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Cattails: The Corndogs of Our Waterways

Updated: Jan 3

Driving down the road, you spot corndogs swaying in the tall grass. Take a second look. Is there a carnival nearby? You quickly realize that can’t be the case. Corndogs don’t grow out of the ground. But you may not realize that you are looking at a different tasty treat.

Cattails and grasses as seen looking up a the blue sky.
(Photo via Shutterstock)

These plants, commonly called cattails, grow near (and even in) water. Can you imagine a clowder (group) of cats stalking through the leaves, tails held high at attention as they hunt for fish?

You can eat every part of cattails, from their tip all the way to their roots. The trick is knowing what to eat and how. Never eat a plant without first checking with a knowledgeable grownup.

Let’s take a closer look at cattails from top to bottom.


What part of the cattail is the brown corndog? The flowers! The lower, wider part is covered with the female flowers. Female flowers have ovaries where seeds will form. A long, thin spike grows from the top, like a roasting stick. Look closely to see tiny flowers covering the spike too — the male flowers. Male flowers hold the pollen. Both sets of flowers show in spring, one set on top of the other with a little gap in between. Pollen from the male flowers needs to get to the female flowers so seeds can form.


Words to know

Rhizome: A continuously growing underground stem.

Plunge: To push or thrust quickly.

Slather: To spread or smear a substance thickly or liberally.


You can also enjoy pollen as the first tasty treat. Mix it with flour to add a protein-rich, nutty flavor to baked goods like pancakes or muffins.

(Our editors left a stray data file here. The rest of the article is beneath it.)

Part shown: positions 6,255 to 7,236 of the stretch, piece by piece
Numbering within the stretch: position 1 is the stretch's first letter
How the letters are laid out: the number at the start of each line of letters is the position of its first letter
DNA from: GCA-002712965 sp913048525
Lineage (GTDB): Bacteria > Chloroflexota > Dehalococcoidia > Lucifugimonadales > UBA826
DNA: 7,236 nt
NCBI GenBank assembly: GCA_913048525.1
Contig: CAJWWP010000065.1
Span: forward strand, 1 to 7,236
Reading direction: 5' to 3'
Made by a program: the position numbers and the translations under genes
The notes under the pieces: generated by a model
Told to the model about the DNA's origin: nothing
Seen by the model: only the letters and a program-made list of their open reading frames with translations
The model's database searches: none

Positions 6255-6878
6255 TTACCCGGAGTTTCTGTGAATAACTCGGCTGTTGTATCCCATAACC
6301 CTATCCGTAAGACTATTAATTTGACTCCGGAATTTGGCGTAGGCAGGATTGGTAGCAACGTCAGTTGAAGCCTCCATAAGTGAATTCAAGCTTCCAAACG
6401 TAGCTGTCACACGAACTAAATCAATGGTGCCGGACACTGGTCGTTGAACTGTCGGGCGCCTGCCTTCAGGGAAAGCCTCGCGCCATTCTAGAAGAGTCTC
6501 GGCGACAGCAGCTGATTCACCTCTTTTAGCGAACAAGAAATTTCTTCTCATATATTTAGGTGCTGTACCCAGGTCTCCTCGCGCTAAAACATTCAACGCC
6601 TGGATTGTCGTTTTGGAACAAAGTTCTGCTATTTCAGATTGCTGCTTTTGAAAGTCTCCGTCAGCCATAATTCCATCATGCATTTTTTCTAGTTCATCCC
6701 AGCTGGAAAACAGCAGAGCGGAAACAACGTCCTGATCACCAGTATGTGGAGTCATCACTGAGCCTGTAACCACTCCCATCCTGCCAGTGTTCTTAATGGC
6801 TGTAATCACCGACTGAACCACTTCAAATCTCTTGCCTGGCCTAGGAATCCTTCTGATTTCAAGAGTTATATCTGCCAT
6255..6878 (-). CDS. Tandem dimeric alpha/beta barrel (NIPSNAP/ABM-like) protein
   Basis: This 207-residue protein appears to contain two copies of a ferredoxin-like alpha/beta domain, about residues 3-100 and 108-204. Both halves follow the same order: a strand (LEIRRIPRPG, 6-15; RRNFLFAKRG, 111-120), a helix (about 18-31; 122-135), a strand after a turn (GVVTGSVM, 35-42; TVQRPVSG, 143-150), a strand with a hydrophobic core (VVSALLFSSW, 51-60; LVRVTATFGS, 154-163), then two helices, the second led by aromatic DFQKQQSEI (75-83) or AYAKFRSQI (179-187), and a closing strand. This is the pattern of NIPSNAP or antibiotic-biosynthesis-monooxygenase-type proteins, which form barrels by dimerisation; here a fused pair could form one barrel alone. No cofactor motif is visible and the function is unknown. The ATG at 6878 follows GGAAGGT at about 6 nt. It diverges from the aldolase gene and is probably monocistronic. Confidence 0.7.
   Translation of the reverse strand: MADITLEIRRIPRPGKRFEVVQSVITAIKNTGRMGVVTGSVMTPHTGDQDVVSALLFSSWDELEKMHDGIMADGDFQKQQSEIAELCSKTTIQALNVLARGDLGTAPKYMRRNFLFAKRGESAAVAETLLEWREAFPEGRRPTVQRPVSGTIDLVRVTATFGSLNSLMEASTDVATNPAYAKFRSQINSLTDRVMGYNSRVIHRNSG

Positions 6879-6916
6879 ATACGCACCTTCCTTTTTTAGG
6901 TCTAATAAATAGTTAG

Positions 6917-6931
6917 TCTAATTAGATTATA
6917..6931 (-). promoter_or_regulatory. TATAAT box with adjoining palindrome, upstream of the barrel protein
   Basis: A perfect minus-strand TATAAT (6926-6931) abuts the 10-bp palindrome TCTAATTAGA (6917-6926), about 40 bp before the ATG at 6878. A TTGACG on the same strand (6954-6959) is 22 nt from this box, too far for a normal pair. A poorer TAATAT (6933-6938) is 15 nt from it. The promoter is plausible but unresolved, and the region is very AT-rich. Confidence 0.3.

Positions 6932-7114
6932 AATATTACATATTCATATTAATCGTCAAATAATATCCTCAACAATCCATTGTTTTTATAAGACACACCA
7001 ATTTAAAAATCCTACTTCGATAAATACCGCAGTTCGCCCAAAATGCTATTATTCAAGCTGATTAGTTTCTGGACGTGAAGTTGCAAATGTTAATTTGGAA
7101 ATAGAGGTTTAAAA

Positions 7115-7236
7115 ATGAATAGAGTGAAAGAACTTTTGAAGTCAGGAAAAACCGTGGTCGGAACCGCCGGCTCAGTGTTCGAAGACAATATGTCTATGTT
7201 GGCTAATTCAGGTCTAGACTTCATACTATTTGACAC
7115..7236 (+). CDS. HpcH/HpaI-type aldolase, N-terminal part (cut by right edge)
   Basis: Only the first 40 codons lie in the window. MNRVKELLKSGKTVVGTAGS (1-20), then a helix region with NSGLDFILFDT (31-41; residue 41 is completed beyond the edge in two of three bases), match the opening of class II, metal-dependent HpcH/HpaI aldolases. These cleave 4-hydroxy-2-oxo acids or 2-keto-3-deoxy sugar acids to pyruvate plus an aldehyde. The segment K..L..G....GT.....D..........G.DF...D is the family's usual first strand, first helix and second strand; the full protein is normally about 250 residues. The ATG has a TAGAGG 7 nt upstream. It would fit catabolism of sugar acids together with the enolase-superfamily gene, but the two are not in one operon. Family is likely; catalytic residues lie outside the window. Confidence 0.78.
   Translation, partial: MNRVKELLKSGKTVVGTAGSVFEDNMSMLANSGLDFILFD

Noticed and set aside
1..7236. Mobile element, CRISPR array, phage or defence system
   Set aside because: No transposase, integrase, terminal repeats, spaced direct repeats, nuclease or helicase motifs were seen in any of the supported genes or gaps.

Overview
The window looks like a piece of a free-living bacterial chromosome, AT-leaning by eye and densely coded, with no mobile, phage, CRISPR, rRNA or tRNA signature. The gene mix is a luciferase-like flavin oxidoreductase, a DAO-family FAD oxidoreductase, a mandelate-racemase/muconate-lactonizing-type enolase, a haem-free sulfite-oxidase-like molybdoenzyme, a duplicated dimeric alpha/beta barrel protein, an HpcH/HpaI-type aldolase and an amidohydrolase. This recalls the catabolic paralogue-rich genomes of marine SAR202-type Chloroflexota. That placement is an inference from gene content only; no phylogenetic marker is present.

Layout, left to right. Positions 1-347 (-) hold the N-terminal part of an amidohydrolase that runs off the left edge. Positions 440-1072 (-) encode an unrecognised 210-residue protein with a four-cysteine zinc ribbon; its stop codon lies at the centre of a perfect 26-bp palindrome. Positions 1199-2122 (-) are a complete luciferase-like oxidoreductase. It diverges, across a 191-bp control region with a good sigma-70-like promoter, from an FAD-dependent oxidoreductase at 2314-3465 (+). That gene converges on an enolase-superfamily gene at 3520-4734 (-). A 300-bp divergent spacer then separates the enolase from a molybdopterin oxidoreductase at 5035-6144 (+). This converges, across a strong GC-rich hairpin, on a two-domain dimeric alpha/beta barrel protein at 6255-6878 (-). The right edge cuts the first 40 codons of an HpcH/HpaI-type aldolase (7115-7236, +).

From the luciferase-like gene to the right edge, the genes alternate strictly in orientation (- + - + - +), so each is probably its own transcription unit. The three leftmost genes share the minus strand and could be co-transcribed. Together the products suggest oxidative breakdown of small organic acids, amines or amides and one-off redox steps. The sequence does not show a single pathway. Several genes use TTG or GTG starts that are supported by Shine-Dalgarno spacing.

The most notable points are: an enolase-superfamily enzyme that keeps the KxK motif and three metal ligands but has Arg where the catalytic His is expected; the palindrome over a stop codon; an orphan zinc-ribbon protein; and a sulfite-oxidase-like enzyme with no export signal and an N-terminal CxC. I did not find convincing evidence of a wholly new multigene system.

Or you can boil the early green female flowers right on the stem and eat like corn on the cob. Slather with butter for another favorite carnival treat.


Stems of plants work like straws, bringing needed water from the roots to all the other parts of the plant. Do you like cucumbers? Then you might enjoy a snack of cattail stems. Break off a piece and peel the outer layer like a banana. The middle can be eaten raw or boiled. Yummy cucumber crunch!


A muskrat eating a cattail.
A muskrat eating a cattail. (Photo via Shutterstock)

Leaves wrap around the stem in layers. Eat young leaves in salads or on sandwiches instead of lettuce or other greens. As you detach a leaf from the stem, you may notice some goo oozing out. Don’t try that gel as a salad dressing or sandwich spread. Instead, use it like aloe vera. Rub it on your sunburn or scrapes for cooling relief.

Those are all the parts of the cattail plant we can see. But we’re not finished snacking yet. Plunge your hands below the surface for a final treat.


Feel for a sideways, underground stem. That’s the rhizome. Roots grow from the bottom and shoots (new plants) pop up from the top. A chunk of rhizome looks like a baked potato – dark skin on the outside and white on the inside. Boil, bake or broil like a potato for a carbohydrate-filled treat. Rhizome fries, anyone? Grind dried rhizomes into flour. What will you bake first?

So, cattails aren’t corndogs after all. But maybe they are even better! From top to bottom, cattails provide so much nutrition, like protein and carbohydrates. You get a whole buffet of edible options from just one plant!

Know before you try

If you decide to give cattails a try, make sure you have permission to pick them. Plants in forest preserves are protected. Picking them breaks the rules.

Cattails grow in bodies of water. Once you know you have permission, look for clean, unpolluted water. When the straw of the stem sucks up the water, it also sucks up pollutants. This is such a great adaptation for cleaning up waterways, but those pollutants are not healthy for us to eat.

And always, always, always check with an adult plant expert before tasting any plant. Lookalikes may not be safe to eat. Even edible plants need to be eaten at the right time. And some plants may have some edible parts, but not others. Enjoy adventurous eating, but safely.

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